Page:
Let’s start at the beginning
The story of Harlow can be traced by its geology to the Cretaceous age, 135 million years ago. When the New Town was built, 2000 boreholes were drilled into the ground by geologists to determine whether the ground was safe to build on. Geologists use layers to determine a locations age and the ground on Harlow reaches down to a very thick layer of chalk, currently the oldest known rock under the town.
The Cretaceous period ended about 65 million years ago, with the extinction of the dinosaurs. At the time Harlow was a warm, shallow sea that was home to shelled organisms, like the Ammonite, a squid like mollusc and shellfish-like creatures. The discovery of an Ichthyosaur (a large marine reptile) vertebra and another from a large crocodile in the Harlow area, suggests a longer history of the geology. These creatures lived in the Jurassic period, 145 – 200 million years ago, just before the Cretaceous.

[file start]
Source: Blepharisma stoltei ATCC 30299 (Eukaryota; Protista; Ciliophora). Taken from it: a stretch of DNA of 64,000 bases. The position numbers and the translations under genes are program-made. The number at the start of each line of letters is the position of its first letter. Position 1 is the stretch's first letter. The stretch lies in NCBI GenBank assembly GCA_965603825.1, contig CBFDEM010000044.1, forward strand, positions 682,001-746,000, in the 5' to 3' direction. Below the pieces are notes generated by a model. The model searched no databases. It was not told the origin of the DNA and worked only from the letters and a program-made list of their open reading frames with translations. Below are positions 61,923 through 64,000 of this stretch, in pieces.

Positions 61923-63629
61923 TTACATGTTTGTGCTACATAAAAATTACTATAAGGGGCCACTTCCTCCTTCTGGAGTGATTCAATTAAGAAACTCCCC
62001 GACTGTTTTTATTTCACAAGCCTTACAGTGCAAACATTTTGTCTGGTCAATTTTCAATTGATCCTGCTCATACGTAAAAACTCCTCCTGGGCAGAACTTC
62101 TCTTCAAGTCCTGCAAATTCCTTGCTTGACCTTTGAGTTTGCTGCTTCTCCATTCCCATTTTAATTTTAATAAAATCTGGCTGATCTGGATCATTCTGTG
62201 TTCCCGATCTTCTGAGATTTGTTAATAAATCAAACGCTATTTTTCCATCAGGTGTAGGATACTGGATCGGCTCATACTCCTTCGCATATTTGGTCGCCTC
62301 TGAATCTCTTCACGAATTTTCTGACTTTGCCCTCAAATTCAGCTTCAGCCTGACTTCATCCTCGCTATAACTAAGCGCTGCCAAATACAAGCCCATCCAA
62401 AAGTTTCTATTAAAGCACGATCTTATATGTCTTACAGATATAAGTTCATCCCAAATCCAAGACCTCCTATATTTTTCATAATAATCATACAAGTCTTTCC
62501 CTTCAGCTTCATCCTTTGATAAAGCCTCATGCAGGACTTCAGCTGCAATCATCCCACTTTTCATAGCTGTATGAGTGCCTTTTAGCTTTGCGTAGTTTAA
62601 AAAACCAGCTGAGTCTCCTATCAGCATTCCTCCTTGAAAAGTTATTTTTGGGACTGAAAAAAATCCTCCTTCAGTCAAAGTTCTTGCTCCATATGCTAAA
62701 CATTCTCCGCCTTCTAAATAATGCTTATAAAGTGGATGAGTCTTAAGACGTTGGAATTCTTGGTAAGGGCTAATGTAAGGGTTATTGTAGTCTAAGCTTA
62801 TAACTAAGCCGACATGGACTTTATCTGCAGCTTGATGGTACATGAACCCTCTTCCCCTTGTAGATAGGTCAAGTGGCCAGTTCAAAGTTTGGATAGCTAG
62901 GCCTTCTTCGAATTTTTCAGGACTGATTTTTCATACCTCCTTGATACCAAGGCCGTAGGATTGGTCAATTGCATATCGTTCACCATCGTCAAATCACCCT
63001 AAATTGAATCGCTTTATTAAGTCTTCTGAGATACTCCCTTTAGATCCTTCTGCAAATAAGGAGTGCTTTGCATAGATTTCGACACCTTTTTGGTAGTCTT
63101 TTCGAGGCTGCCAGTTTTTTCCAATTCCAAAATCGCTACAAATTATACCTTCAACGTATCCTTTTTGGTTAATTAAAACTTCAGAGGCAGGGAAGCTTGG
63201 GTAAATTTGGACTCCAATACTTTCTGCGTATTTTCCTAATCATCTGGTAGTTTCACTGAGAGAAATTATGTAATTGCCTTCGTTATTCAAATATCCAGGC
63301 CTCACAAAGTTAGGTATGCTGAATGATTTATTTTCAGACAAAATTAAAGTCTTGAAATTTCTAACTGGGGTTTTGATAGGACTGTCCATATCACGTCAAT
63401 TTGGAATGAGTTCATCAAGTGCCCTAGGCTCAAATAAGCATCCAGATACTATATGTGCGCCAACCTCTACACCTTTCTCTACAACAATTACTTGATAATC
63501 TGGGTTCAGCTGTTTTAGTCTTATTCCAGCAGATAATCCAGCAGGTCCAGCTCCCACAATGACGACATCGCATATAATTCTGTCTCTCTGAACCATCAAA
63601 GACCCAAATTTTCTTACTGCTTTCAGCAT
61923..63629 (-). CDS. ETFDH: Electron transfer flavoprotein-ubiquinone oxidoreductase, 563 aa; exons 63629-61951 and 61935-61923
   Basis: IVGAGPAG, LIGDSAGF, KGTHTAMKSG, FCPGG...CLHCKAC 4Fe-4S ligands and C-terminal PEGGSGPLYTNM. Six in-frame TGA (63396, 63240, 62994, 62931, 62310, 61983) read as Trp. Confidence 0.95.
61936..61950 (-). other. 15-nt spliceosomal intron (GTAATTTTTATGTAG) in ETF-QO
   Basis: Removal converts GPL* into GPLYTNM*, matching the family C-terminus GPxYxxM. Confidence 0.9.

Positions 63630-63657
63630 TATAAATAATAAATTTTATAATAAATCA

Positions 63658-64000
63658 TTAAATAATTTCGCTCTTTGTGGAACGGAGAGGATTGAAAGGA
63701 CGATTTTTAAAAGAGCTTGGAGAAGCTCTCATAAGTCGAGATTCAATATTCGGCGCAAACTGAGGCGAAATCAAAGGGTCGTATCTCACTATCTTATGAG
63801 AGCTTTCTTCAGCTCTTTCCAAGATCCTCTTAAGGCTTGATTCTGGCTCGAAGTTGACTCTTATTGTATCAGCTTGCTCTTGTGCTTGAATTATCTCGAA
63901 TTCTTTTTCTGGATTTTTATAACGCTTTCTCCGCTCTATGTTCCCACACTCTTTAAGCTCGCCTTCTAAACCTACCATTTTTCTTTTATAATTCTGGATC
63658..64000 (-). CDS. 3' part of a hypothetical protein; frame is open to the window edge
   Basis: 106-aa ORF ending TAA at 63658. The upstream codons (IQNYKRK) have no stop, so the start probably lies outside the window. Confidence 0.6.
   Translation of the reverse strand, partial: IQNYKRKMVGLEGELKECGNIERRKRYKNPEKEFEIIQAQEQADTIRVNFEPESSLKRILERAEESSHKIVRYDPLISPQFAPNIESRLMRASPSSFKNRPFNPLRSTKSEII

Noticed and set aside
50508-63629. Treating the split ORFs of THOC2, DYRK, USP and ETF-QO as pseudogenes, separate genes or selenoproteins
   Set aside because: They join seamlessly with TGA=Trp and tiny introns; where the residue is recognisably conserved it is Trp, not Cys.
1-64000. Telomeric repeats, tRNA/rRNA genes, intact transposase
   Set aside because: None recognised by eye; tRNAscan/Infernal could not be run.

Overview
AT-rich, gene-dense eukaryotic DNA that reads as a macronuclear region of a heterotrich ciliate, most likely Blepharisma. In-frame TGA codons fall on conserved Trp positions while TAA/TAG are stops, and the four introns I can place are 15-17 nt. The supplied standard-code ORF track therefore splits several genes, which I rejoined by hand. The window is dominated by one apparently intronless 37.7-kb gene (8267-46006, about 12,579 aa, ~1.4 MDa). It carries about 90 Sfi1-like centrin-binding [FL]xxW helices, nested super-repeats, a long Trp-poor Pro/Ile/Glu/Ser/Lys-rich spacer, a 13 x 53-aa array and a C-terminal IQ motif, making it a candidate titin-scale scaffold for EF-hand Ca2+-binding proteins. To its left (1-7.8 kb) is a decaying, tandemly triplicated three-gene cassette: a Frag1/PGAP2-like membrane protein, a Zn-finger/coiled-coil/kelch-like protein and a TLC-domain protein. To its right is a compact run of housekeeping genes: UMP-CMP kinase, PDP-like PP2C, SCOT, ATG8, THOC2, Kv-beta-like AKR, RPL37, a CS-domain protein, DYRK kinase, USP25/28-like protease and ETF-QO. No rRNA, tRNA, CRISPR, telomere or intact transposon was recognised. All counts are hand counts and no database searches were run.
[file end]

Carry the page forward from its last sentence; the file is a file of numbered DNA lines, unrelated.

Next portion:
In the early Neolithic (New Stone Age) period people began to abandon their nomadic lifestyle and settle in semi-permanent camps and rely on agriculture rather than hunting and gathering for survival. The Stort Valley, with its rich natural resources and stable water supply, would have been an attractive site for early settlers.